(This won’t allow PHP scripts to send mail – EG formmail or anything else as they’re sent using nobody)
- Keep log files at the end of the month (default is off as you can run out of disk space quickly)
- Do not enabled email user their lost password option
Configure Backup under WHM:
- Backup Status: Enabled
- Backup Interval (Note: Selecting Daily Backup with give you monthly and weekly as well, Selecting Weekly backup will give you monthly as well.) Daily or weekly – up to you
- Days to run backup (explanitory)
- Remount/Unmount backup drive (requires a seperate drive/coda/nfs mount) – Disabled
- Bail out if the backup drive cannot be mounted (recommended if you have selected the above option) – Enabled
- Incremental backup (only backup what has changed. (**No Compression**) – Disabled
- Backup Accounts – Enabled
- Backup Config Files (not needed to restore specific accounts) – Enabled
- Sql Databases (at least per accounts is needed to use the restore feature) – Per account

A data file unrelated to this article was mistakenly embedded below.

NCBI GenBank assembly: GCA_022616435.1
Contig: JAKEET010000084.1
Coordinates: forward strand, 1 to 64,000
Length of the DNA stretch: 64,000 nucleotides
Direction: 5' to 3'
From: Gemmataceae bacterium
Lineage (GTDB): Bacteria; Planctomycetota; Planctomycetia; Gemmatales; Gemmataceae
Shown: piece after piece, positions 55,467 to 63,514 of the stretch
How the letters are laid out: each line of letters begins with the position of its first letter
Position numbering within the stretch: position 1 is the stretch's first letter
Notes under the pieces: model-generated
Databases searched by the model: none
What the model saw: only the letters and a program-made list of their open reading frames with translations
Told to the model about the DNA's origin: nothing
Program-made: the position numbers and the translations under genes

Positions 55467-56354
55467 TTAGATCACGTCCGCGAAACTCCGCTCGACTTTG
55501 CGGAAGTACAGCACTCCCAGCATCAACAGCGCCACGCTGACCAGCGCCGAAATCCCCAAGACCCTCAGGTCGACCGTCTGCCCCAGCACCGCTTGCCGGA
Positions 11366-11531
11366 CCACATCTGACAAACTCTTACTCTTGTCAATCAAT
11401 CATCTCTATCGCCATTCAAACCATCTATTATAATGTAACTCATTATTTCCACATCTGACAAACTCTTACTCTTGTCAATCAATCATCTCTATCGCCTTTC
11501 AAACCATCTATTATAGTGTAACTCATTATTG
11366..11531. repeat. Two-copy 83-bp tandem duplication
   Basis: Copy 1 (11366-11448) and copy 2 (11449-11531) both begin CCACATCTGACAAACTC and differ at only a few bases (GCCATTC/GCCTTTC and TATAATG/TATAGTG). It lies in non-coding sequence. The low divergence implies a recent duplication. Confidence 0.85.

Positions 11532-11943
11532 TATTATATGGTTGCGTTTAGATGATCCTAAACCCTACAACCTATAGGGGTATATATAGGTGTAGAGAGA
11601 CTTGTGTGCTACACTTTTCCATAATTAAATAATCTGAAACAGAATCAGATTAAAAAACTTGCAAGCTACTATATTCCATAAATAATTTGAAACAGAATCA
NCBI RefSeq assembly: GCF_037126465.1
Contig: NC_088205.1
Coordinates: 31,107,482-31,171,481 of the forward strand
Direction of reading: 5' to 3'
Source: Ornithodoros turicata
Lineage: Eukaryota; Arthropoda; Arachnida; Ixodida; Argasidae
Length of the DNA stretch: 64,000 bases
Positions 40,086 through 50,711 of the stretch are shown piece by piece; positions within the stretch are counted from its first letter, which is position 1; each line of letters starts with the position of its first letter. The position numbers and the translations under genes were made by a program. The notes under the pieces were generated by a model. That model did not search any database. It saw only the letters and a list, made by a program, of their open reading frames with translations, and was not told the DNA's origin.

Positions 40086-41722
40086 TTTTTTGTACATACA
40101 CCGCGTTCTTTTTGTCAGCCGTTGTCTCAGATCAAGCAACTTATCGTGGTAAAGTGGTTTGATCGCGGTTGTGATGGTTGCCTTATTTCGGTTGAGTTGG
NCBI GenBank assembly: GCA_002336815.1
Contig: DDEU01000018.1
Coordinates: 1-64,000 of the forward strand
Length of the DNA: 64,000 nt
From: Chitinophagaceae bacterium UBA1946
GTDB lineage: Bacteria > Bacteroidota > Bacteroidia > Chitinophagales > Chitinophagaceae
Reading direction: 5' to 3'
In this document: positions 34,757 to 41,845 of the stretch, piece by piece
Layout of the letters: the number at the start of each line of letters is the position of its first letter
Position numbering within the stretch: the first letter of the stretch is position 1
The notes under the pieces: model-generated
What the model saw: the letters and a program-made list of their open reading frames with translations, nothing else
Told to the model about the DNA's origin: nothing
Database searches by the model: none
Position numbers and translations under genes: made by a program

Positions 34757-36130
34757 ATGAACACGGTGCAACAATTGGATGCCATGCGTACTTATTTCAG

- Backup Raw Access Logs – Enabled
- Backup Destination (this should be a dir/nfs/coda mount with at least twice the space of all your /home* partitions. Setting this to /home is a VERY BAD IDEA.): – /backup
(Note: you need a second hard drive and should have it set to /backup in your fstab file)
System Health and running services – eg Apache, Exim etc.
Green = Good | Yellow = Warning | Red = Trouble
Clients can see the service status through their own Cpanel as well.
Things to pay attention to:
- Server Load 0.12 (1 cpu) – the lower the better!
- Memory Used
No one tells you where they are but it’s very important to know
All users have their own seperate log files – every domain has their own logs – eg: sitename.com
- Exim: – /var/log/exim_mainlog -/var/log/maillog -/var/log/exim_paniclog
- Apache: -Error Log: /usr/local/apache/logs/error_log (404 not found errors, etc)
- Access Log: /usr/local/apache/logs/access_log
- Site Logs: /usr/local/apache/domlogs/sitename.com
- Logins: /var/log/secure /var/log/logins_log
- Messages: /var/log/messages
- Cpanel: /usr/local/cpanel/logs/access_log
Other things to know:
Restart Cpanel in SSH #:
Cpanel Manual Backup & Update – if backup doesn’t work through WHM – SSH command #:
cd /scripts/ then do ./cpbackup
cd /scripts then do ./upcp
Apache Config Test in SSH: -test httpd.conf file for errors!
The configuration file is located in /usr/local/apache/conf/httpd.conf so you may need to edit it in Pico or your favourite editor and make changes.
Manual Stop – Start of services in SSH: (start | stop | restart) #
That’s all I can think of for now! Overall Cpanel is easy to use and has some nice automated features but a control panel can only do so much, you need to get your hands dirty sometimes!